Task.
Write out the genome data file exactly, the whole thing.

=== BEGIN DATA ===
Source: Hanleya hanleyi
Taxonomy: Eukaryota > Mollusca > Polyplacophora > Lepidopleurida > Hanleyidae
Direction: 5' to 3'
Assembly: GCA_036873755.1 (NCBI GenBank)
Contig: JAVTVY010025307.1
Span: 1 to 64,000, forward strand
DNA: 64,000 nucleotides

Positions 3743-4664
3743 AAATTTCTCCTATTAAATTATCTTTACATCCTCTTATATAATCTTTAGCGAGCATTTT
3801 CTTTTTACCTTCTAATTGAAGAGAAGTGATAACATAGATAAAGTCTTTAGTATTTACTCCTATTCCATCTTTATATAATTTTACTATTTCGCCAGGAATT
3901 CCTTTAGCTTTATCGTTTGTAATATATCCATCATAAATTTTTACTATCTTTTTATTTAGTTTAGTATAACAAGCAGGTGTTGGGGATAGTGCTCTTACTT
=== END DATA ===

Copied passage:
Source: Hanleya hanleyi
Taxonomy: Eukaryota > Mollusca > Polyplacophora > Lepidopleurida > Hanleyidae
Direction: 5' to 3'
Assembly: GCA_036873755.1 (NCBI GenBank)
Contig: JAVTVY010025307.1
Span: 1 to 64,000, forward strand
DNA: 64,000 nucleotides

Positions 3743-4664
3743 AAATTTCTCCTATTAAATTATCTTTACATCCTCTTATATAATCTTTAGCGAGCATTTT
3801 CTTTTTACCTTCTAATTGAAGAGAAGTGATAACATAGATAAAGTCTTTAGTATTTACTCCTATTCCATCTTTATATAATTTTACTATTTCGCCAGGAATT
3901 CCTTTAGCTTTATCGTTTGTAATATATCCATCATAAATTTTTACTATCTTTTTATTTAGTTTAGTATAACAAGCAGGTGTTGGGGATAGTGCTCTTACTT